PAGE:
I’m notoriously bad at finishing blog series‘ that I start, so no promises on when I will complete this, but I have all of the code figured out in one way or another and the GitHub should at least contain commits with all of the above before I finish the accompanying posts so *fingers crossed*! Feel free to comment below if you want me to expedite a particular post.

More resources

I came across some great posts that have helped me so far so I thought I’d link to them here to provide further reading if you are interested in digging deeper:

Introduction to Windows/Microsoft Azure

I often have people ask me how they can get started with Windows Microsoft Azure (that one’s gonna take a while for me). Generally I start by telling them to grab a free trial and start off by publishing some web apps using Azure Web Sites. It’s great to start there because it’s so easy to get up and running and it gives you a nice introduction to the Azure portal and some of the awesome diagnostics and configuration features that appear for a lot of the Azure services.

Recently, I did a few hours of presenting and lab facilitation at the Perth event for Global Windows Azure Bootcamp with Matt Davies. In preparation for that event we prepared some content (slides, live demos and hands-on labs) on our open source organisation (MRCollective). If you are learning Azure then I encourage you to check it out, since I think it gives a nice overview of the main features of Azure you are likely to start out using as well as some examples of how to use them and get started with them.

It’s a tiny bit out of date after the huge amount of announcements that were made about Azure after that event, but it’s still 95% right and all the hands-on labs and demos should still work.

Windows Azure Whitepapers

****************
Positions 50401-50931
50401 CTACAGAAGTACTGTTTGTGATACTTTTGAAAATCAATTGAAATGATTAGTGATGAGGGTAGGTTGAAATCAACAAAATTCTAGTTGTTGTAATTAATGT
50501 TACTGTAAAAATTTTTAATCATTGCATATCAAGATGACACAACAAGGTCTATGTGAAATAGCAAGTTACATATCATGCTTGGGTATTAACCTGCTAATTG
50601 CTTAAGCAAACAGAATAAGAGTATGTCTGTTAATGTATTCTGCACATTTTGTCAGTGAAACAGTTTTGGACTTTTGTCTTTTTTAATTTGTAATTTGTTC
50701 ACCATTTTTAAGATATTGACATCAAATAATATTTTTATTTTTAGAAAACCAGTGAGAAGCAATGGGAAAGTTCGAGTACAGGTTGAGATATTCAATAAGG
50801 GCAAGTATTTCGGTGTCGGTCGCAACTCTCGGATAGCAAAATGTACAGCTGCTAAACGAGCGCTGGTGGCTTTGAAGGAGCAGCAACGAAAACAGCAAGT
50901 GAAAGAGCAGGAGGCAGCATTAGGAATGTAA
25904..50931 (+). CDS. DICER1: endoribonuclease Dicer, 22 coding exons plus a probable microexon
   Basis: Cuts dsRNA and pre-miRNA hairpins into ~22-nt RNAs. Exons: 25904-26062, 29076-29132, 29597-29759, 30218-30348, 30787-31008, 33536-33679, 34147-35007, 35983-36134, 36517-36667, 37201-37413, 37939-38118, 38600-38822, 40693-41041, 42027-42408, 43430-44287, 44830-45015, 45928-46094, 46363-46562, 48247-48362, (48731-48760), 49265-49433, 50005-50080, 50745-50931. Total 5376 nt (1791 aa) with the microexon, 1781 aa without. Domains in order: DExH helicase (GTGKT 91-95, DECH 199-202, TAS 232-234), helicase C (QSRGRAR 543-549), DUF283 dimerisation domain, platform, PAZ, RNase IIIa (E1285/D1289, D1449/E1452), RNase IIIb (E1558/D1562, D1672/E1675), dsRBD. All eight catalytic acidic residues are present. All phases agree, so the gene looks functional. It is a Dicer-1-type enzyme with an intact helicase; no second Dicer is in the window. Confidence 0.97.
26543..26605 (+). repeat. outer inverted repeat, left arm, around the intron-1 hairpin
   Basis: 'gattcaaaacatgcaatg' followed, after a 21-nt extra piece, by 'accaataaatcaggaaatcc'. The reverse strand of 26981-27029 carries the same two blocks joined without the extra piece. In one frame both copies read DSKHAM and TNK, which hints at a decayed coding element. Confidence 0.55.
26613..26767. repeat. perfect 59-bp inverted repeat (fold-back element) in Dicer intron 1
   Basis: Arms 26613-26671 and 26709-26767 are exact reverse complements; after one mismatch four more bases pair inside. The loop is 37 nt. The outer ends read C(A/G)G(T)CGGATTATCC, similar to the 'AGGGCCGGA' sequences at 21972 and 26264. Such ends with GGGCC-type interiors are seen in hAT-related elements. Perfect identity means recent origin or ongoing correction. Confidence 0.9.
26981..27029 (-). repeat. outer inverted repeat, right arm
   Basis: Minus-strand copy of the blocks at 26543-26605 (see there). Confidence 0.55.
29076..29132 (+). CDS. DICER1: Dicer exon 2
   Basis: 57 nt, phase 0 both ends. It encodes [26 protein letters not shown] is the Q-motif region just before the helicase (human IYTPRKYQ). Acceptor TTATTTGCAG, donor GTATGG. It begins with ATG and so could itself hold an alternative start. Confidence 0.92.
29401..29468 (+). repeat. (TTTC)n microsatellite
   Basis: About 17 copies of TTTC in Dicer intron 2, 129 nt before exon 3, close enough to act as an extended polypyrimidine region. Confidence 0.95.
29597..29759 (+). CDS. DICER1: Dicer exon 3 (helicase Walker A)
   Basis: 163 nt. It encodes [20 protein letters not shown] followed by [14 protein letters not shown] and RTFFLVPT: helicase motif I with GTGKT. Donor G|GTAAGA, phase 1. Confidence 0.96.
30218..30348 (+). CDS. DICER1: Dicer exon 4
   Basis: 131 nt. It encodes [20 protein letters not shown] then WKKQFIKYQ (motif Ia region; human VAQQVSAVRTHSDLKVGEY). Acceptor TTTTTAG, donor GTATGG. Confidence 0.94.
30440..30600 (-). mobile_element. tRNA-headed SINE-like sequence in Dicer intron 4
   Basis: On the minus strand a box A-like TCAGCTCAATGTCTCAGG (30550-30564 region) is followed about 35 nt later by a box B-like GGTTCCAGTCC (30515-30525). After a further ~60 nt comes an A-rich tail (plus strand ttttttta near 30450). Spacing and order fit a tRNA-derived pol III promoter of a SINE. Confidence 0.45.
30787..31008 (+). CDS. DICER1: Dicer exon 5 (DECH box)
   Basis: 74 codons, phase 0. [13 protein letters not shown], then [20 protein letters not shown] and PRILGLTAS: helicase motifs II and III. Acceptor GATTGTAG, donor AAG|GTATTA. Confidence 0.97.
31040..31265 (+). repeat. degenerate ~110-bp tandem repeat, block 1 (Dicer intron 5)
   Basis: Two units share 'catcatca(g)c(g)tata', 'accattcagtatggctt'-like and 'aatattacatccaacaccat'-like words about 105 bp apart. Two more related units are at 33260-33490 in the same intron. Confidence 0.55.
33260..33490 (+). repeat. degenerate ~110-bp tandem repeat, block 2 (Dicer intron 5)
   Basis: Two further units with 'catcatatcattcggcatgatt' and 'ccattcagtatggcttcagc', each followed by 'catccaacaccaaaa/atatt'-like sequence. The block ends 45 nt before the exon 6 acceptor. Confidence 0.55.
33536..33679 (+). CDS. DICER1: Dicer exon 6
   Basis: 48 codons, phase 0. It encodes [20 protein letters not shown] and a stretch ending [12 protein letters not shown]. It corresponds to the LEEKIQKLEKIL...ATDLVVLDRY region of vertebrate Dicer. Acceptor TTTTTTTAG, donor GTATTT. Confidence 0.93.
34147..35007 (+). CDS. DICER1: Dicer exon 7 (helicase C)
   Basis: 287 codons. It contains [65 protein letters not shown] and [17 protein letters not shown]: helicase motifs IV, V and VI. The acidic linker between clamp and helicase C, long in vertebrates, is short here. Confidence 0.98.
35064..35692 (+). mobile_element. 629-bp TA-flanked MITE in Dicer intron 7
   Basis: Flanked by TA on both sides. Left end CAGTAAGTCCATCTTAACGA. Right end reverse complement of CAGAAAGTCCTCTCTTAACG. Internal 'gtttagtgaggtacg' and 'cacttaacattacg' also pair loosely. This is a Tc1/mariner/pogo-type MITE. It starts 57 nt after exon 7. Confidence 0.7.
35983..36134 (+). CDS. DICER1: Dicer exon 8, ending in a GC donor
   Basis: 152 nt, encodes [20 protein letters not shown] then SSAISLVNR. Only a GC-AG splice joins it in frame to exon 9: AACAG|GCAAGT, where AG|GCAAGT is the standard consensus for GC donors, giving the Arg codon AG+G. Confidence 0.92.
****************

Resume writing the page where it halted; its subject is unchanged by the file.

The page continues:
My latest whitepaper for my employer, Readify, has been published. That makes two whitepapers I’ve written now.

  • Cloud and Windows Azure Introduction
    Cloud Computing is an often talked about and often misunderstood phenomenon. While many people disagree about what it is, most people agree that it is a revolutionary shift in the way computing resources are consumed and delivered and will have a big impact on the future. This paper consists of two parts; firstly, it discusses what cloud computing is, what benefits cloud computing can deliver to your business and what things to look out for when making a decision about cloud computing. The second part of the paper gives an overview of the Microsoft Windows Azure cloud computing platform and outlines the benefits that it can deliver to your business.
  • Azure Web Apps: Developing and Deploying Web Applications in Windows Azure
    When deploying web applications in Windows Azure there are a number of options available to you. It’s not always immediately clear from the documentation which of the options are the right ones to use in any given situation.This whitepaper will explain the three main options that are available in Windows Azure to deploy web applications and will cover the similarities and differences between them in order to make the decision of which to use easier. It will also cover the different deployment strategies available to you after you have made the decision.